Mose Solomon

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Mose Solomon
Outfielder
Born: (1900-12-08)December 8, 1900
New York City
Died: June 25, 1966(1966-06-25) (aged 65)
Miami, Florida
Batted: Left Threw: Left
MLB debut
September 30, 1923, for the New York Giants
Last MLB appearance
October 7, 1923, for the New York Giants
MLB statistics
Batting average .375
Home runs 0
Runs batted in 1
Teams

Mose Hirsch Solomon, nicknamed the Rabbi of Swat (December 8, 1900 – June 25, 1966) was an American left-handed baseball player who briefly played for the New York Giants in 1923.

Early life[edit]

Solomon, who was Jewish, was born on the Lower East Side in New York City.[1] His childhood nickname was "Hickory". His father was a junk dealer.[2]

Minor leagues[edit]

He began his professional career with Vancouver of the Pacific Coast International League in 1921. He hit .313, batting left and playing first base and outfield.[1]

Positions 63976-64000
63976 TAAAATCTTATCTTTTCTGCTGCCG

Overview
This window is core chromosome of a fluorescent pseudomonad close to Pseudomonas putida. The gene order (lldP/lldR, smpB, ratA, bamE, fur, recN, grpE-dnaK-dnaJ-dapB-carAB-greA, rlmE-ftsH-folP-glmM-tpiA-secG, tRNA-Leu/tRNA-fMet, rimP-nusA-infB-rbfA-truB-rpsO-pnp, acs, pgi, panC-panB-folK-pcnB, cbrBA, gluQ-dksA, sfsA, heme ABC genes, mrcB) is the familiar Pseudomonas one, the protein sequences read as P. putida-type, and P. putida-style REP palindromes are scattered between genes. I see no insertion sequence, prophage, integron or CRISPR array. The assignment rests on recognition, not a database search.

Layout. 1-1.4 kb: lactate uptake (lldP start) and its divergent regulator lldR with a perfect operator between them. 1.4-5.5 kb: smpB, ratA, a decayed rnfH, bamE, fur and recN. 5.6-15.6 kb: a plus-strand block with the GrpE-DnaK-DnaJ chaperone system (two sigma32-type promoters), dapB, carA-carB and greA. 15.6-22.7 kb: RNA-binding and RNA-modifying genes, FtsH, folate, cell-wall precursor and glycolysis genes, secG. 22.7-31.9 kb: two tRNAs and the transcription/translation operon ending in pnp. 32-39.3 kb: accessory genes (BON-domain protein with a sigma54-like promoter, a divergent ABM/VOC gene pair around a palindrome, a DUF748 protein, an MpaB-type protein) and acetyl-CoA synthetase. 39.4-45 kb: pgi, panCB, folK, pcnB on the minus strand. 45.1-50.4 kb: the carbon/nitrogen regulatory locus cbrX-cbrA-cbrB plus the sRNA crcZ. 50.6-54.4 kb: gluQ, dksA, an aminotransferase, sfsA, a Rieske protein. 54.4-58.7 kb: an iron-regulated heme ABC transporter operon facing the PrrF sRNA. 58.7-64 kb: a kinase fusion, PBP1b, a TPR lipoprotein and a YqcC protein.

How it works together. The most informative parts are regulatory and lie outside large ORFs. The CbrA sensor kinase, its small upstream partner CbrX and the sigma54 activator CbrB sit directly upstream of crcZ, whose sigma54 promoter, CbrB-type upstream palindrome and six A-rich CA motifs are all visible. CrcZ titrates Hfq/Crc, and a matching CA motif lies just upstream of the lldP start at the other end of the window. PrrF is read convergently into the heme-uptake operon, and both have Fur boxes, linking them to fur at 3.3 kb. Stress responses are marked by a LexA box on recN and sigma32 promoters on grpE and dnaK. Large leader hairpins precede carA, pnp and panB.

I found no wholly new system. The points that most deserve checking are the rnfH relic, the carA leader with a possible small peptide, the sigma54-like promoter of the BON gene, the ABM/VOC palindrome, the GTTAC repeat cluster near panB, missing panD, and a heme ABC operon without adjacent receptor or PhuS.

In 1923 he hit 49 home runs (a new league record) for the Class C Southwestern Conference Hutchinson Wheat Shockers in 108 games with a .421 average. When his contract was bought out by the New York Giants in September of that year, he was also leading the league in runs, hits, and doubles.[1] The Sporting News ran the headline that Giants scout "Dick Kinsella Finds That $100,000 Jew".[3] The press nicknamed him "the Rabbi of Swat" and "the Jewish Babe Ruth".[1]

Major leagues[edit]

The New York Giants had been looking for a star player to attract fans the way Babe Ruth did for the New York Yankees. However, Solomon turned out not to be that player, as his batting skills could not compensate for his poor fielding average of only .833 in his two games with the team. At the plate, he had a .375 batting average (three for eight, with one double and one RBI) in his two major league appearances.[2]

He died on June 25, 1966.[2]

See also[edit]

References[edit]

  1. ^ a b c d Rubenstein, Steven J. (March 2005). "Moe Solomon: A Jewish Ballplayer to Rival the Sultan of Swats". Jewish Journal. Archived from the original on November 8, 2007. Retrieved 5 July 2015. 
  2. ^ a b c "Solomon, Moe "The Rabbi of Swat"". Jews In Sports. Retrieved 5 July 2015. 
  3. ^ Mark, Jonathan (April 8, 2009). "The Jews Of Summer". Retrieved July 5, 2015. 

External links[edit]